How To Choose The Best VR Graphics Card For You
Whether you’re your putting together your first PC capable of creating interactive VR environments or you’re looking to upgrade your current setup to keep up with the demands of the latest software, you’ll likely want to get the best graphics card that you can afford.
Realistically, your budget is a great place to start, as a lot of computer hardware gets better as it gets more expensive. That’s not quite the whole story, however, as your specific needs may exceed your budget, or even allow you to save a little money on your purchase. So, how do you evaluate one card over another?
After that, you’ll want to dig into the other specs that each card has to offer.
Practically speaking, you’ll want to make sure that the card you’ve got your eye on will actually fit into your tower. Depending on what else you’ve got crammed in there, you might find that you’ll need to upgrade your tower before picking a card.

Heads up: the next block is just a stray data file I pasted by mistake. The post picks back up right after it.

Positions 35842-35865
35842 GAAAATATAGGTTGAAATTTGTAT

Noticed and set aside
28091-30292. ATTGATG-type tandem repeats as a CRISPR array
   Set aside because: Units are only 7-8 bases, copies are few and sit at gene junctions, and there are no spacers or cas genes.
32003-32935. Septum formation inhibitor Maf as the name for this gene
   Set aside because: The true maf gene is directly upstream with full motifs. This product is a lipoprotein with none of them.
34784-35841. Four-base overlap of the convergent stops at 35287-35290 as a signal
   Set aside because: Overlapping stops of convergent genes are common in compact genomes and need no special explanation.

After that, you’ll want to dig into the other specs that each card has to offer. This level of computing needs a certain temperature range to keep up optimal performance, so many graphics cards will have their own cooling systems. Generally speaking, more fans will result in a cooler card, but the speed, size, and placement of those fans makes a difference as well. Larger, faster, and closer to an exhaust vent within your tower will be best.
Graphics cards also have their own RAM independent from the RAM in your computer, and more RAM in a VR graphics card will help ensure a lag-free feed with less tearing and potentially less induced nausea.
The other number that you generally want as large as you can afford is clock speed. This specification is measured in GHz, and, like RAM, it goes a long way toward determining the speed and quality of the card’s performance. That said, if a card’s overall architecture is superior, it might outperform a comparable card with higher clock speeds, so if you’re torn between two cards with similar clock speeds, you can probably get away with saving a little money.